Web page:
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President's Corner

A bi-weekly column from the Office of the President

Appearances are Deceiving

Mar. 14, 2005 10:55 AM | Author: By Ellen-Earle Chaffee | Updated: Nov. 17th, 2008 9:36 AM

 

Recent press on higher education funding has noted that VCSU has 96 percent of the per-student funding its peer institutions have – the highest figure in the state. Some legislators want to give more to the lowest campuses on the peer measure, which are NDSU, Bismarck State, and Lake Region. Some imply that the other eight institutions should get much less so that those three can have much more. They want a new funding strategy now.

The Board and the Chancellor support a funding strategy followed since 2001 in which campuses share funding increases up to a certain agreed-upon point. Beyond that point, any additional funds ("equity") go to the institutions at the lower end of the peer comparisons to bring them closer to their peers. This approach would reduce funding disparities, but only if the Legislature funds higher education as agreed in the Roundtable process. It has not.

Comparing NDUS institutions to similar ("peer") campuses out of state (the current approach) is more appropriate than comparing them to each other (the old way), but the system is very far from perfect. For example, the peer analysis has many built-in anomalies that can unfairly make VCSU appear to be funded at a high rate:

∑The Board's consultant noted that the only žtypicalÓ campus in North Dakota is Minot State – all the rest are atypical. They have no true peers.

∑To accommodate campus uniqueness, many judgment calls went into the peer selection process for every campus. One result is that VCSU has both public and private peers. However, accounting standards have changed to the point that public and private institutions cannot reasonably be compared. We do not know the extent to which this transition may have tainted the peer analysis for VCSU, but it absolutely requires that we have new peers as a result of the current review process.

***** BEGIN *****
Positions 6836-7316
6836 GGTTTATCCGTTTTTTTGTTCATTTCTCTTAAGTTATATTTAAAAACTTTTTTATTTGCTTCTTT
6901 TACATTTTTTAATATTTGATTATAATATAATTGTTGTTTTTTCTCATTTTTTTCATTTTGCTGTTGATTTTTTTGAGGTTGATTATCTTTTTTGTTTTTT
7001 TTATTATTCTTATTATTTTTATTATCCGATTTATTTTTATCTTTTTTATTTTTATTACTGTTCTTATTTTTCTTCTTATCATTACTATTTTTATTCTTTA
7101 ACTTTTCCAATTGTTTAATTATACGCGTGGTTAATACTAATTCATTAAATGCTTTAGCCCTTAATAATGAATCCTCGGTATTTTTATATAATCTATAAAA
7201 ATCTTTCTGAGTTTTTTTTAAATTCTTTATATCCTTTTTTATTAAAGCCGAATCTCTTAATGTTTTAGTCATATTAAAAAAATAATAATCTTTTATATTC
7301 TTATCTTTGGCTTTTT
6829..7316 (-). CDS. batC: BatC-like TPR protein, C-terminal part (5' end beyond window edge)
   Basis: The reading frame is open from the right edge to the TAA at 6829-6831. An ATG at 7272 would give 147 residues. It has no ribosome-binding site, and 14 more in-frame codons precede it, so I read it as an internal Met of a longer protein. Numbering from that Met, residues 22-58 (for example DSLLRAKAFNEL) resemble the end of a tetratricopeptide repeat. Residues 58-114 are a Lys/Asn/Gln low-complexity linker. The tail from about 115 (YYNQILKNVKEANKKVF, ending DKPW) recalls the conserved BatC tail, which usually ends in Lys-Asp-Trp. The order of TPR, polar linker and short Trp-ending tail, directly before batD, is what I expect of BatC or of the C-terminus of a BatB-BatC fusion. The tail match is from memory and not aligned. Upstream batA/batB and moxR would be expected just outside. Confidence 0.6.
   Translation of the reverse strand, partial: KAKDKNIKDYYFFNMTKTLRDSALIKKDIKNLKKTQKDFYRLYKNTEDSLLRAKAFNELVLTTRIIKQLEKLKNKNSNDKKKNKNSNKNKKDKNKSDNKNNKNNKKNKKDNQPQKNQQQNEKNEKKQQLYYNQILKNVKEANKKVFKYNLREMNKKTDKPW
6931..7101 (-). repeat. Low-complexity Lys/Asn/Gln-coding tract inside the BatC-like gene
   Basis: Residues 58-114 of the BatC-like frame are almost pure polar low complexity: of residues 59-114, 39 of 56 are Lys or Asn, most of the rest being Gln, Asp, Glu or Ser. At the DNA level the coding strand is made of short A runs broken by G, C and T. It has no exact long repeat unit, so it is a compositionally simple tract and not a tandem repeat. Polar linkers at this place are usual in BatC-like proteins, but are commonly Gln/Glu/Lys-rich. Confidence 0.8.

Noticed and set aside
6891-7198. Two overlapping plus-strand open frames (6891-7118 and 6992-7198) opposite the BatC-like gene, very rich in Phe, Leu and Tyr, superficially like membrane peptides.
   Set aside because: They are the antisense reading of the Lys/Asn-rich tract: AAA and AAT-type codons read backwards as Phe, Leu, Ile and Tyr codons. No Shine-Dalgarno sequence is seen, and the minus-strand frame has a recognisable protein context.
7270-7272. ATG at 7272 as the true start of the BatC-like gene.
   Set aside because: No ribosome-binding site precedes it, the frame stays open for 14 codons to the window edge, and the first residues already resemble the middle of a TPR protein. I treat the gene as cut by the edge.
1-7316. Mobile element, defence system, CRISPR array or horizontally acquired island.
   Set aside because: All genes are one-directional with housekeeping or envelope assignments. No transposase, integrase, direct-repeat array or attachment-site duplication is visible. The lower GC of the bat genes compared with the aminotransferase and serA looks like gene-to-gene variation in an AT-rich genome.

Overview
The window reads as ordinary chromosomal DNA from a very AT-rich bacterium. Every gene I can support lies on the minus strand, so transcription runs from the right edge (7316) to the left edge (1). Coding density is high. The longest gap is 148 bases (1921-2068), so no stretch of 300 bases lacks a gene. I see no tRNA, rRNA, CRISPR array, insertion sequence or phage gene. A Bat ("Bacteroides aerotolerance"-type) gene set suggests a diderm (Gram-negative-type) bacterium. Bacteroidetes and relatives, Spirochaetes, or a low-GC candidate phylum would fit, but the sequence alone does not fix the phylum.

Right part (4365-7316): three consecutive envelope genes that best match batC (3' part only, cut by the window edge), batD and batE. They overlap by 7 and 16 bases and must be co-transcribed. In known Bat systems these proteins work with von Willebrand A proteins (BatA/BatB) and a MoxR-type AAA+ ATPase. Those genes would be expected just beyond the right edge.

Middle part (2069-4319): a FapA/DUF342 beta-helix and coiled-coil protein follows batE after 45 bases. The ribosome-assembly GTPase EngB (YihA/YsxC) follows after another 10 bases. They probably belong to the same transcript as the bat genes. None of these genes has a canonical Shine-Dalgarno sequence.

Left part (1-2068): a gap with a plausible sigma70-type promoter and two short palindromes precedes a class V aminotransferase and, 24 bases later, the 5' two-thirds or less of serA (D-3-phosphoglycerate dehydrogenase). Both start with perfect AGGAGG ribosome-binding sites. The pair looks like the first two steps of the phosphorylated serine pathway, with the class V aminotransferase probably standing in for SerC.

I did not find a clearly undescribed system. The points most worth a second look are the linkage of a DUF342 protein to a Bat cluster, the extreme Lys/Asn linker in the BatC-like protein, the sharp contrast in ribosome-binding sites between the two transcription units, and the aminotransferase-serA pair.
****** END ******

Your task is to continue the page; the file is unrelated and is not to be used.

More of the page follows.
∑Campuses have only nine peers; statisticians would require at least 30 for a valid sample. In addition, the results are given as a single point, without the usual range to represent the margin of error.

∑The calculation is very volatile for small campuses. If this year's enrollment figure had been used, VCSU's rank would have been 88 instead of 96.

The complexity of the situation can also leave false impressions about our funding levels:

∑VCSU does not have the žmost moneyÓ – by any measure. Recent data show that VCSU is fourth statewide in dollars per student, behind UND, NDSU, and Mayville State. How can this be? The peer rank is based on out-of-state campuses, while the dollar comparison is for in-state campuses.

∑VCSU also has the highest ratio of fixed costs in the state (utilities, repairs) and the lowest ratio of funds for salaries and programs. Fixed costs are due largely to the size and age of the buildings and grounds.

∑VCSU has not had one additional state dollar for all the innovative programs of the last decade.

Recognizing issues like these, the Board plans to review and revise the peer system based on the first few years of experience, including re-evaluating the peers of each campus. VCSU will need new peers, and I predict that the university's position will change significantly.

Let me be very clear: I support the peer institution concept and the approach taken by the Chancellor and Board to implement it. I also agree with their position that the best way to reduce inequities is to a) allow the system to make adjustments based on experience and new information, and b) increase funding for all, with relatively more going to campuses on the lower end of the peer comparison. The problem is not the plan. The problem is if legislators use the plan to pit campuses against each other and to distract attention while they once again cut higher education.
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